I think that one of my impulses behind drawing that book was to present my life and ask, like, is this normal? Not only to talk about myself, but to draw out feedback from others. I was so young, new to adulthood, in a weird transition period. I still draw comics to connect with and learn about other people, but I also feel more secure in my assertions of what I'm witnessing, and doing things my own way.
For those of use who are of a certain age and already at that state of personal security, reading Spaniel Rage is like revisiting your younger self. But if you still feel like an imposter at work or school, or if you're recently independent and blowing your ramen-noodle budget, Spaniel Rage is the book that will make you go, "Dude, same."
Davis' style is frequently rough, with the artist/author sometimes commenting on how her skill differs from one drawing to the next. She cites Tisa's influence on her work, and I ask which books she would recommend for people who love hers.
"I hesitate to compare myself," Davis says, "but my ultimate recommendation is always Lynda Barry. Her One! Hundred! Demons! is the most perfect book. The Greatest of Marlys. Anything by her."
Hesitation or not, Davis' style does bear some resemblance to Barry's. Neither artist shies away from depicting the imperfections and uglinesses of life. They don't seem to be concerned with making traditionally beautiful art, so much as they want to make something real.
Aside from stylistics, Davis also resembles Barry in the way she harnesses nostalgia. But where Barry puts the flashback feel to use in her Marlys Mullen comics, which center on a group of pre-teen cousins growing up in Middle America during the 1960s, the yearning for a simpler time is something Spaniel Rage has developed over the last 11 years. Davis' book was contemporaneous when it debuted in 2005, but now, just a short decade later, Spaniel Rage reads like a wholesome artifact to those of us who remember a time when next to nobody checked their email on their phone.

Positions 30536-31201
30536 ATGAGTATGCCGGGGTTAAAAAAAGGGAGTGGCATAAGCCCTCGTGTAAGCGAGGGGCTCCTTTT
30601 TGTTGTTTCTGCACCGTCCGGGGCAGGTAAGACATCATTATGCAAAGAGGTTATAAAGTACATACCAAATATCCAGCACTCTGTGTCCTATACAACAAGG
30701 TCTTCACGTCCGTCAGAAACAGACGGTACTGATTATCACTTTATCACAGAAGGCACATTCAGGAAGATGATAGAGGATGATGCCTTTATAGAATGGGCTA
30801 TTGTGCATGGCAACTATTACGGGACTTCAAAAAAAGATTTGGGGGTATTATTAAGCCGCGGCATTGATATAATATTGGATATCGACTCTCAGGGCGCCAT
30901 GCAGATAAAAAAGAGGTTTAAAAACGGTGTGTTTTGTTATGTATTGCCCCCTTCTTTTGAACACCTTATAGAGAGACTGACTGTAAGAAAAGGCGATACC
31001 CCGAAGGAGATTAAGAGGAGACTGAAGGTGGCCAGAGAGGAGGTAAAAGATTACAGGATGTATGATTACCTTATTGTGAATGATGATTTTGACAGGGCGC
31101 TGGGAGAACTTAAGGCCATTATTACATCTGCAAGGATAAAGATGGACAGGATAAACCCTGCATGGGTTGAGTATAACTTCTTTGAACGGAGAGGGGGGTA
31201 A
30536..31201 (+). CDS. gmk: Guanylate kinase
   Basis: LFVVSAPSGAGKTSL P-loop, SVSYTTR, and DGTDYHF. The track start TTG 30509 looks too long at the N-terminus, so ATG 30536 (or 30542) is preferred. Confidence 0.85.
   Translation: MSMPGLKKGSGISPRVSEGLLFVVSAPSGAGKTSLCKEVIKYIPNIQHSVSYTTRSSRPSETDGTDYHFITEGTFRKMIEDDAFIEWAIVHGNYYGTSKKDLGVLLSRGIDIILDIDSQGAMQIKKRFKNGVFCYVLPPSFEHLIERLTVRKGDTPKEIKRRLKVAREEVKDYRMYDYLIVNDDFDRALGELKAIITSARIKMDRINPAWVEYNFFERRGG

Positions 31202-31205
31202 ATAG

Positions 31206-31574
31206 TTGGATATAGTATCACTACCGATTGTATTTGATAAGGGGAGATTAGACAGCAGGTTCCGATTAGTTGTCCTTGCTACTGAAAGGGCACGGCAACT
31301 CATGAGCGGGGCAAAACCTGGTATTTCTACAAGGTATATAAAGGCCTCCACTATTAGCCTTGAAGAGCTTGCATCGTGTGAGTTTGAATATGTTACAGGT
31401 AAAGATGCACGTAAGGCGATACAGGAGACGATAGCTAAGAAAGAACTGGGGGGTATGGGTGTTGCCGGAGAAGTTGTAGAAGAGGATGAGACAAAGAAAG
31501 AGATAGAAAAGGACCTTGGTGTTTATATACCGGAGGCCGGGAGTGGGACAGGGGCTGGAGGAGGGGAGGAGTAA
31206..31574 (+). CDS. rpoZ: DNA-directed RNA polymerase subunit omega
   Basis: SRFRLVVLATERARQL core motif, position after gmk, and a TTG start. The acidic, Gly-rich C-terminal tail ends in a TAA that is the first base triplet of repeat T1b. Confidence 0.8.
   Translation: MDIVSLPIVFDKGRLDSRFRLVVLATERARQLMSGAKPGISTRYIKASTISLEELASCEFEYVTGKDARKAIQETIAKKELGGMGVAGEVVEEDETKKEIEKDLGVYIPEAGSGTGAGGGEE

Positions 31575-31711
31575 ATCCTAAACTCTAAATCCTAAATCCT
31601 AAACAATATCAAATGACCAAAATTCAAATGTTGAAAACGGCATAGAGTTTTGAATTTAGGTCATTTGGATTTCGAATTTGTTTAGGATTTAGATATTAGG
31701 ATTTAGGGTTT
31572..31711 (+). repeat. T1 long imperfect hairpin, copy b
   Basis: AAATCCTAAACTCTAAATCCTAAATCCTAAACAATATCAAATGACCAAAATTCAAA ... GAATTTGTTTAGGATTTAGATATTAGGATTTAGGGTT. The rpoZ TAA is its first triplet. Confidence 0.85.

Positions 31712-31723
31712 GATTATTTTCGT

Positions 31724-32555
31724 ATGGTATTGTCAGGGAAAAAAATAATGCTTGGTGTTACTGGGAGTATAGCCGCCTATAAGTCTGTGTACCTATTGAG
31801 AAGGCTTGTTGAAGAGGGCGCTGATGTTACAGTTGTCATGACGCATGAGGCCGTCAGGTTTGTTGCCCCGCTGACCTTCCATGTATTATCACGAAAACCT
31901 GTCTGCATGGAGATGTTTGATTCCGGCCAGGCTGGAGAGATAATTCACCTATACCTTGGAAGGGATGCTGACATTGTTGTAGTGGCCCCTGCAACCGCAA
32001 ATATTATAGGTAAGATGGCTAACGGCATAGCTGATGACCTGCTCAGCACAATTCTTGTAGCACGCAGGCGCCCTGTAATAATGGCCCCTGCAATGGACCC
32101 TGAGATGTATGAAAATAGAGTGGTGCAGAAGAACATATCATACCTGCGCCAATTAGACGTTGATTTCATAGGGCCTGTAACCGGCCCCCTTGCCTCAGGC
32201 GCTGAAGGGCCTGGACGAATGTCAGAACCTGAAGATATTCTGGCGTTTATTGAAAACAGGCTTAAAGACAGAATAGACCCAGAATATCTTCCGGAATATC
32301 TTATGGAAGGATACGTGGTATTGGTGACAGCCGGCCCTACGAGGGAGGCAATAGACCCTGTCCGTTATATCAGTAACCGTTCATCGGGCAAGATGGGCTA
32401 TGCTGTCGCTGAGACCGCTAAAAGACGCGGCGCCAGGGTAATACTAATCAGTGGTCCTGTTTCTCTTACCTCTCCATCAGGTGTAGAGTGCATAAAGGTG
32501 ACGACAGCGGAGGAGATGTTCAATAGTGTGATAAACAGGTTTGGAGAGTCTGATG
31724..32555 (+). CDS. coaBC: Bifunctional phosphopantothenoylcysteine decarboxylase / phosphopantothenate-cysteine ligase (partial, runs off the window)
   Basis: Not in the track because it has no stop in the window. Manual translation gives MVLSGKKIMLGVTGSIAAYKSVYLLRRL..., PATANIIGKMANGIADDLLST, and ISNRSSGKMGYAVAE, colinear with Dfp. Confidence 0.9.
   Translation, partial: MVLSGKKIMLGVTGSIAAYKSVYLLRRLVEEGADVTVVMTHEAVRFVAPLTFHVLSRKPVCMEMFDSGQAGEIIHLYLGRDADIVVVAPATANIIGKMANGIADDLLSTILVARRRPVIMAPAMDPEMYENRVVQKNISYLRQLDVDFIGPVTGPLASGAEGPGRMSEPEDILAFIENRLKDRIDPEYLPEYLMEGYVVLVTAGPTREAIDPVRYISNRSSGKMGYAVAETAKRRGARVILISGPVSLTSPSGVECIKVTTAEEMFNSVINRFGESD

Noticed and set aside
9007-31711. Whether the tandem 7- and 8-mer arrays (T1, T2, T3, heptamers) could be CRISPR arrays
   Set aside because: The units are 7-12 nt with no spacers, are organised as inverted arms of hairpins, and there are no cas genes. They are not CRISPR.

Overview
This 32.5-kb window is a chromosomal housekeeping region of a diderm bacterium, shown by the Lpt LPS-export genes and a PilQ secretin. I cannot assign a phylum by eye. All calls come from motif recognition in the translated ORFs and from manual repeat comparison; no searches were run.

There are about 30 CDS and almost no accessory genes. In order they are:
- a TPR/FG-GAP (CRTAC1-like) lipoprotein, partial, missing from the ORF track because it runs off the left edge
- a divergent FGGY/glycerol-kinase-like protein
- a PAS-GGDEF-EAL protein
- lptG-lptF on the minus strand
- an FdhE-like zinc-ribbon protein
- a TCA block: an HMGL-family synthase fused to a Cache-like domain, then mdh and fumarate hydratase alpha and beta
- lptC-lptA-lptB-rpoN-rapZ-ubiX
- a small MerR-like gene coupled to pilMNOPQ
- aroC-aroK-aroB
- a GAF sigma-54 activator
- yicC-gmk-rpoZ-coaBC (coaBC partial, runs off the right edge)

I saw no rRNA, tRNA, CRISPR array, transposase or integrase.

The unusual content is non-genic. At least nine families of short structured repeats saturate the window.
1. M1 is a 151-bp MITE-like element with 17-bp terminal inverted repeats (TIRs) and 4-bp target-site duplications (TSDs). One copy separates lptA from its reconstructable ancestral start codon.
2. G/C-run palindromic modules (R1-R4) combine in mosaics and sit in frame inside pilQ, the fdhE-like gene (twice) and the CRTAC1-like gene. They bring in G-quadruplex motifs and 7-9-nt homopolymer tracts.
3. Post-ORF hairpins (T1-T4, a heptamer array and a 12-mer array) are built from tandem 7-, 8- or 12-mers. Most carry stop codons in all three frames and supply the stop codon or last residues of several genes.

Davis left our correspondence with a few words about resistance, the same kind of sentiment another Drawn + Quarterly author, Sarah Glidden, offered when I spoke to her just after the general election. I feel compelled to share Davis' thoughts on this, simply because it's important to realize that we're all in this together:
All I can really think about these days is that we have to stop the Trump administration. They want to dismantle our democracy and society as a whole. Please let's all try not to become complacent, self-serving creeps who stand by and let this happen.
Art is more important now than ever. Art is resistance. So make good art, and support other people in doing the same.